Missouri Senate to consider legislation dubbed ‘Don’t Say Gay’ bill

Published: Feb. 6, 2023 at 6:50 PM CST
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ST. LOUIS (KMOV) - It’s a bill that is not sitting well with the LGBTQ community. They’re already comparing it to a Florida bill from last year dubbed the “Don’t Say Gay” bill.

The bill formerly called the Vulnerable Child Compassion and Protection Act prohibits any employee or contractor for a Missouri public or charter school from discussing sexual orientation or gender ideology.

The only exception is if the school employee is a licensed mental health provider that also has parental permission.

“It is significantly harmful. We see an uptick in mental health crises just when these bills are talked about, let alone when they go into effect,” said Shira Berkowitz, senior policy and advocacy director at PROMO, an LGBTQ public policy and advocacy organization.

Andrew Koenig (R-St. Louis County), who leads the Education & Workforce Development Committee, tells News 4 some conversations are not appropriate for schools.

“I think there are definitely concerns from parents that this indoctrination of gender ideology is happening in the schools,” said Koenig.

There are countless examples of how this could come into play in the classroom.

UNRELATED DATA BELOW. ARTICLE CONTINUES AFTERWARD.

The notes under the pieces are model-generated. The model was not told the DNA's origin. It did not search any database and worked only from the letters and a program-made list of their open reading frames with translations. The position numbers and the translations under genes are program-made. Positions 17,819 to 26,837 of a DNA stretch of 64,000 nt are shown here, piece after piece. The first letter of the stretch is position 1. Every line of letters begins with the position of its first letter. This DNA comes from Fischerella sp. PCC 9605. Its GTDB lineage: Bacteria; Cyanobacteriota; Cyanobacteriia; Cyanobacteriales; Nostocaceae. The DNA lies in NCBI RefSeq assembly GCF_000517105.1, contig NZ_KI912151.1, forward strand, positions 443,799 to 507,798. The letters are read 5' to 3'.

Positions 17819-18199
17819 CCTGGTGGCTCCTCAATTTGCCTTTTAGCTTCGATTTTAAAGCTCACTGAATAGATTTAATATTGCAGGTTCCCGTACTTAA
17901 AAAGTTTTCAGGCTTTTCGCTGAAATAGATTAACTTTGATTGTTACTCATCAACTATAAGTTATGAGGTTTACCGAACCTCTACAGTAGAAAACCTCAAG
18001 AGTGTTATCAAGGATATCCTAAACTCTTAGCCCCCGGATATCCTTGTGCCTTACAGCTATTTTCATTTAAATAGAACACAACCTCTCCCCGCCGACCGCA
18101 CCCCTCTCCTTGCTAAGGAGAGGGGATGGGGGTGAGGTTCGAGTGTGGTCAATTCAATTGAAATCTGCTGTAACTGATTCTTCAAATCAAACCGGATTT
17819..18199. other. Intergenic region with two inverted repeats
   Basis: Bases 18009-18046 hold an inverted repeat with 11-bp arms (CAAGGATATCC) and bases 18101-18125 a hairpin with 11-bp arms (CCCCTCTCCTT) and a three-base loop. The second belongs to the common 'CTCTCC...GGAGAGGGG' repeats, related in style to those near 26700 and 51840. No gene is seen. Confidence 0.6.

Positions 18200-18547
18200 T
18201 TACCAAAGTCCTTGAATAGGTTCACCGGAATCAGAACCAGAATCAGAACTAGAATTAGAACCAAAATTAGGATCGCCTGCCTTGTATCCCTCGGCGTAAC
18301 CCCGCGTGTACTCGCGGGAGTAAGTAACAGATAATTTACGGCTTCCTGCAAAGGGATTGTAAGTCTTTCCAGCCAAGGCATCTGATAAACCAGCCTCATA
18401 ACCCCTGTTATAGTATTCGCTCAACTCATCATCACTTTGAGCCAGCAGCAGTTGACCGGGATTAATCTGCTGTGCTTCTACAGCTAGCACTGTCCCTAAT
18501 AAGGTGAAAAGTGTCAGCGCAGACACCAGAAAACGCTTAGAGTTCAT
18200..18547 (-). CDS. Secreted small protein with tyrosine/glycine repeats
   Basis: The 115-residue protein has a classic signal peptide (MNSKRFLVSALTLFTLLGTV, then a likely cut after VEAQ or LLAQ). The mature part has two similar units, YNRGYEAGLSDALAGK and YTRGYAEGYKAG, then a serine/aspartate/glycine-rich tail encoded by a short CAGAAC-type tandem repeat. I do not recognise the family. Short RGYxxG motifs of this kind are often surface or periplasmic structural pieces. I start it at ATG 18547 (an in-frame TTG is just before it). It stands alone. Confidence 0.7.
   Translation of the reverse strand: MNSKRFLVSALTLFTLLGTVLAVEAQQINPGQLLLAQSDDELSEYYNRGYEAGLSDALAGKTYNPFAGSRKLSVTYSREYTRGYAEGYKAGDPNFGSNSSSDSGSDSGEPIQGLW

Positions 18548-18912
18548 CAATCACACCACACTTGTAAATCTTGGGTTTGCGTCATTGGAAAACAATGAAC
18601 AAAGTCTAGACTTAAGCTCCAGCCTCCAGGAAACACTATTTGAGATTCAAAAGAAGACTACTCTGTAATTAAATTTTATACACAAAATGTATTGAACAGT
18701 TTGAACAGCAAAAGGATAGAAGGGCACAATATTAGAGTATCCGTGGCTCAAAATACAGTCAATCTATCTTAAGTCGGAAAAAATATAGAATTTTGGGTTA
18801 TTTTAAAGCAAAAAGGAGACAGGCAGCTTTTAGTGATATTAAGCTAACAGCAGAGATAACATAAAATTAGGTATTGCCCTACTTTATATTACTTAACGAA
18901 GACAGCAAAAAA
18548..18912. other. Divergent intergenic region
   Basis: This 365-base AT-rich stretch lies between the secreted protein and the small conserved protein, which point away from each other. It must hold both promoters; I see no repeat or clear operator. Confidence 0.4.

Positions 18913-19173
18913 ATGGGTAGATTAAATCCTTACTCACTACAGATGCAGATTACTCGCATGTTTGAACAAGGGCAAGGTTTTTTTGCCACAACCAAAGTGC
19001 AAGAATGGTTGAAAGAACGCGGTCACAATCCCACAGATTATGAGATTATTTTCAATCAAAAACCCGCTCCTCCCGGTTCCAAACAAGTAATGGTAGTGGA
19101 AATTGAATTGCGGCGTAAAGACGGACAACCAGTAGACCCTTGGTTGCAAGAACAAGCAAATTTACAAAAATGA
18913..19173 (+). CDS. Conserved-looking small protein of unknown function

One example is a student telling a teacher they’re being bullied because they’re LGTBQ. The teacher wouldn’t be allowed to do much.

Others have concerns about LGBTQ parents and if they’d have access to their children’s educators.

“Often what lawmakers who are creating bills like this are doing so out of their own fears, or fears their constituents have planted in their minds, that we should be afraid of LGBTQ kids or we should be afraid of transgender kids, we don’t know who they are,” said Berkowitz.

News 4 reached out to bill sponsor State Sen. Mike Moon (R) for an interview but his staff told us in the late afternoon he wasn’t available Monday. But we did find a recent newsletter he wrote that said “The intent is to reduce or eliminate the possibility of encouraging minors to undergo sex changes or initiate hormone therapy without the approval of parents.”

Berkowitz sharply disagrees with that reasoning.

“It’s a complete misunderstanding of what it means to be transgender,” said Berkowitz. “The fact that any transgender youth or adult can be swayed to be so by anybody else is just a fallacy.”

Sen. Koenig says the bill is likely to get out of committee with changes. One of those possible changes is ensuring history, such as U.S. Supreme Court decisions on same-sex marriage, could be taught in schools.

“We want discussions around those decisions in classrooms, especially at the high school level,” said Koenig.

If passed the bill would go into effect in August.